Two kayakers in Minnesota found a human skull fragment believed to be roughly 8,000 years old, sheriff officials said.
The curious kayakers discovered the skull fragment in September while on the Minnesota River near Sacred Heart, about 100 miles west of Minneapolis, WCCO reported.
The skull was sent to local officials and later an FBI forensic anthropologist who used carbon dating to estimate the skull belonged to a young man who lived between 5,500 and 6,000 B.C., according to the Renville County Sheriff’s Office.
The young man, who had suffered a severe head wound, had a diet heavy in fish, as well as maize, pearl millet and sorghum, the FBI anthropologist determined.
Sheriff department officials posted a photo of the skull on Facebook Wednesday, but the post was later removed after Native Americans groups in Minnesota said publishing it was “very offensive to the Native American culture,” the New York Times reported.
Sheriff Scott Hable, who could not be reached for comment early Friday, said he was blown away by the miraculous find.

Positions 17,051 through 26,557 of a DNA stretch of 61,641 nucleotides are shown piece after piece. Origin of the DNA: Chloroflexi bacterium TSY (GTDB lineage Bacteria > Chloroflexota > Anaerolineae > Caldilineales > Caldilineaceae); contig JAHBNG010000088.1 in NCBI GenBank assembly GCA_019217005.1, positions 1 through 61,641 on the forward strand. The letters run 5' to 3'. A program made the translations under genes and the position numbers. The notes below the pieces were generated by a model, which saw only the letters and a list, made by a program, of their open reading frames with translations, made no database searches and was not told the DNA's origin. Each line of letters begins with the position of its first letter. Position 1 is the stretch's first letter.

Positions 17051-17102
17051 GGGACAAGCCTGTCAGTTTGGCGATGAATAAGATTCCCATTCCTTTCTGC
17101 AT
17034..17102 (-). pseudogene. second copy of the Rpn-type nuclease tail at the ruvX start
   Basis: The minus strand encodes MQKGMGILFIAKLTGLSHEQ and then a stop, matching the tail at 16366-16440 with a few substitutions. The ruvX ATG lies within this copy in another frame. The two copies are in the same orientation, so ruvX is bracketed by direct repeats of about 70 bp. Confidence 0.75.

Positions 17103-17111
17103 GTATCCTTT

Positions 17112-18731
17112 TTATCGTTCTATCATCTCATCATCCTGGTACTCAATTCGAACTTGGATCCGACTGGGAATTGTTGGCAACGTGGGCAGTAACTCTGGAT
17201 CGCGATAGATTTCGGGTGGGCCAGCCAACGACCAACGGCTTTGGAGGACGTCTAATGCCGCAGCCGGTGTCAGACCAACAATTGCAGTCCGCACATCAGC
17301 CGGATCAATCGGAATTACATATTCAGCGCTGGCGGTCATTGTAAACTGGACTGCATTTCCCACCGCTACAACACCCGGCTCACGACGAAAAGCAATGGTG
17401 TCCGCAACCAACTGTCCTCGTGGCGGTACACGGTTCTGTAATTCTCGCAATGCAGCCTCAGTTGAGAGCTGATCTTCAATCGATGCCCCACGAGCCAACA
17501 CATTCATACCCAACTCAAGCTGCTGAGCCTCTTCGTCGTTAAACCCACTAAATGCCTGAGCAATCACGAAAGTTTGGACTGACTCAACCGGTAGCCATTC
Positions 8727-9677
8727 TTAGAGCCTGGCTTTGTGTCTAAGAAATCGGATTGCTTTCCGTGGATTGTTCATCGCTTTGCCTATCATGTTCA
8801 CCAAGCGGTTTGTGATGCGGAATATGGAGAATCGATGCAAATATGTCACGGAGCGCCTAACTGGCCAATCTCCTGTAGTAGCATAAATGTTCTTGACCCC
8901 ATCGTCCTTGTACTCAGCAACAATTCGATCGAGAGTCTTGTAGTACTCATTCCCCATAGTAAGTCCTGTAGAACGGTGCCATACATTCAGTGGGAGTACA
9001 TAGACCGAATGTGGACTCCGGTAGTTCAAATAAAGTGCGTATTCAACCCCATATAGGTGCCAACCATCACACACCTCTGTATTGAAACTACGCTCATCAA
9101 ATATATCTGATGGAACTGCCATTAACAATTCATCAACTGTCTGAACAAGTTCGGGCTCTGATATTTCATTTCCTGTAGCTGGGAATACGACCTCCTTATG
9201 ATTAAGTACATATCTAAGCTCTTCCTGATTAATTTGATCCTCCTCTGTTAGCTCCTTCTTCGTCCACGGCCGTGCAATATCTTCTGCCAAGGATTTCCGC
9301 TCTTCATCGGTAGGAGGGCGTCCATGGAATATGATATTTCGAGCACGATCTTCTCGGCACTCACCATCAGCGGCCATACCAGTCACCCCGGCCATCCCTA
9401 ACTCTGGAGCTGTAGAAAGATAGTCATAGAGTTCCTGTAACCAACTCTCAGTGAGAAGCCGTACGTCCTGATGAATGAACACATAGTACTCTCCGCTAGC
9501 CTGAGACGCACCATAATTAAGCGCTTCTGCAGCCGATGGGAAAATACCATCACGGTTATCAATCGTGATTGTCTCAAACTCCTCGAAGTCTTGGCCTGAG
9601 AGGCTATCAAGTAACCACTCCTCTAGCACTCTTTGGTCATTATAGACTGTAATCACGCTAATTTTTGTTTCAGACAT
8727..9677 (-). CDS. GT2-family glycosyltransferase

“I don’t think anybody was anticipating the news to come,” Hable told the newspaper.
The man likely traveled through parts of what is now Minnesota during the Archaic period in North America, Hable said.
A professor of anthropology at Minnesota State University said the man likely subsisted on plants, deer, fish and turtles and freshwater mussels in the area.
“There’s probably not that many people at that time wandering around Minnesota 8,000 years ago, because, like I said, the glaciers have only retreated a few thousand years before that,” Kathleen Blue told the Times. “That period, we don’t know much about it.”
Hable said the depression on the man’s skull showed evidence of “blunt force trauma,” but it’s unclear how he died.
But Blue said she believed the wound had healed since it appeared smooth and rounded in photos, indicating it wasn’t his cause of death.
“It would have been something he actually survived,” Blue said. “Bone has an amazing ability to try to sort of fix itself after there’s been a traumatic injury.”
The skull was most certainly from an ancestor of one of the Native American tribes in the area today, Blue said. It’s now expected to be returned to tribes in Minnesota, according to Hable.
“To say we were taken back is an understatement,” Hable told the Washington Post. “None of us were prepared for that.”